I have been reading some older comics recently. Pretty much some select comics from the 60s and 70s. Some observations come to mind as I delve into the depths of our past.
Granted I grew up on comics in the late 70s and 80s. I couldn’t really tell you anything about the 90s to now. Well, maybe that I sort of remember when Spawn came into being. But with that I never really read those, at least not till now. My first encounter with the character (aside from a friend in the Marines who was a fan) came from the first movie. I enjoyed it even though I heard all the grumbles (there will always be grumbles about adaptations. Sometimes even from me). And then the HBO animated version, which I thought was well done. But this is me going on a side trip away from the original point I was going to make.
See, I realized something, or maybe a couple somethings. The first thing comes from the dialogue in those older comics. The way the characters spoke, hinged exclusively on grand melodrama. A number of the stories I have been digging through recently were cut in a definite mold of good and evil, moral absolutes. But it was something more than just the good guys where white, like the old spaghetti westerns.
There was something within the use of language that brought the stories into a higher realm of thought. At least that was the idea. Melodramatics were more a rule to live by when the heroes were acting selflessly in the public interest. If you can remember the original Adam West Batman, yeah, there was a bit of that in the dialogue. As we have grown in our understanding of life and human nature, as our culture has changed, so much of that seems a bit silly now.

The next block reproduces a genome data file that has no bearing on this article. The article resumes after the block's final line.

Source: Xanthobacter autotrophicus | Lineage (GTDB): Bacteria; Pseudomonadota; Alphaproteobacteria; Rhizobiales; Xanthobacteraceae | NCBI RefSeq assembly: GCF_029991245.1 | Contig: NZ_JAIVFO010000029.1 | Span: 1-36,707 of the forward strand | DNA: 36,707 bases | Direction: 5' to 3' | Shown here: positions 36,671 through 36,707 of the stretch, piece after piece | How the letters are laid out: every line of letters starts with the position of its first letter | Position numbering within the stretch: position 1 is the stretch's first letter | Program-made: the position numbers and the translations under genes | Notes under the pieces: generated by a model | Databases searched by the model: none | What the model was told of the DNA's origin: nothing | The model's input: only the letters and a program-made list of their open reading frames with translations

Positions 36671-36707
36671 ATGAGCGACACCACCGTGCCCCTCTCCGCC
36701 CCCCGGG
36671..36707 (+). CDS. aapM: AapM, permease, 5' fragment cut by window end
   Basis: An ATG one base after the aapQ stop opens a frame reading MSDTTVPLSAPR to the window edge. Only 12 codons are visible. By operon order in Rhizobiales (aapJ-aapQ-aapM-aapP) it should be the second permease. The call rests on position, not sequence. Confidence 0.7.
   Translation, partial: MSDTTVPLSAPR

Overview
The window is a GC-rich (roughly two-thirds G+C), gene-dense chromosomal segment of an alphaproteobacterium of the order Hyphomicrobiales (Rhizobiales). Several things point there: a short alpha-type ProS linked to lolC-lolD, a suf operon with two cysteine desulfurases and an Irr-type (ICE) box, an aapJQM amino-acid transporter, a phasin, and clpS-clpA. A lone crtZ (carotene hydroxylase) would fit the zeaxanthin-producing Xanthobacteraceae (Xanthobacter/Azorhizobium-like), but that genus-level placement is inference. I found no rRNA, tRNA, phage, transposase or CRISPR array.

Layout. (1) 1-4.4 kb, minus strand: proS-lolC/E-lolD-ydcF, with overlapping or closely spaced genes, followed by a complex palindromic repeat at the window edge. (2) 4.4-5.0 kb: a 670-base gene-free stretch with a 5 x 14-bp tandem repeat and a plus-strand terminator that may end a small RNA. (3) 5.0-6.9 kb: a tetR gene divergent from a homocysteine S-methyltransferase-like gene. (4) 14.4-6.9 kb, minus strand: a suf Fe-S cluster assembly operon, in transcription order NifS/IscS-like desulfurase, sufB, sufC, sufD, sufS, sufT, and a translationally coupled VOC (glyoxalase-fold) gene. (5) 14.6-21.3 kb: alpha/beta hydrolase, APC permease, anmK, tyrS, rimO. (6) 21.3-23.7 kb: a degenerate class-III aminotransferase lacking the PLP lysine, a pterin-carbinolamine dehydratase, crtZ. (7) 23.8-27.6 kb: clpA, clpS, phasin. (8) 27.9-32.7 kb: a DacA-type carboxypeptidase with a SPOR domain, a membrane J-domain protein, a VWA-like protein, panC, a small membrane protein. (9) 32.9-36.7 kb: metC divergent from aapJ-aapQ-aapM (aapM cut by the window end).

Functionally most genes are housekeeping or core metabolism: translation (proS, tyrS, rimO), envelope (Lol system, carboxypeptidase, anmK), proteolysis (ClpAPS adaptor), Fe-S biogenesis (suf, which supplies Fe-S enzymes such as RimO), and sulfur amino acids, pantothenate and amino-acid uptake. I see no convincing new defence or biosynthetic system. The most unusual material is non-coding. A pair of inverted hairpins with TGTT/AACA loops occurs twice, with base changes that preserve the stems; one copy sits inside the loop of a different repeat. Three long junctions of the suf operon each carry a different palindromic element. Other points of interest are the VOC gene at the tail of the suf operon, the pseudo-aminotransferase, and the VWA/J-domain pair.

But there is another observation I had while reading some of these stories. An epiphany struck me. My thoughts and the stories I tell myself in my head were shaped from these stories. Many times, the words I hear revolve around conversations you might have experienced in stories like these.
For a good part of my life I connected with the ideological thought of the Silver Surfer; a man displaced from the home he had known, who travels the seas of the universe, contemplating life and its meaning. Deep, right? And yet, still enough to make you go “WTF is wrong with you?”
Yeah, I get it.
People don’t go through those kinds of thoughts. I mean seriously, most of us are really just thinking about the kids, or the mortgage, or something else, right? Or do we all have those odd thoughts that we think that no one else has?
Where was I?
Science Fiction and fantasy books from the time didn’t have the same monolithic feel to them, not like the comics. No, the cheese came out in movies. So much of our classic B movie cheese came from this time period. But maybe like the characterizations in the comics of the time, it didn’t feel like this to the people who ran with it.
See, I remember my reaction to the comics at the time. They were my world. And they did form much of who I am now. So much of what we allowed into our lives have shaped who we are now and into the future, who we will be. Except for the 80s. I’m not sure any of us really want to admit the existence of that decade.
I have to wonder, in the future, will there be those who look back on the stuff we have now, our movies and stories. Will they look at all of this and say, “WTF was wrong with them?”
If you enjoy these stories, consider leaving some coffee money in the jar or you could buy a book or two. Either way helps keep the stories flowing.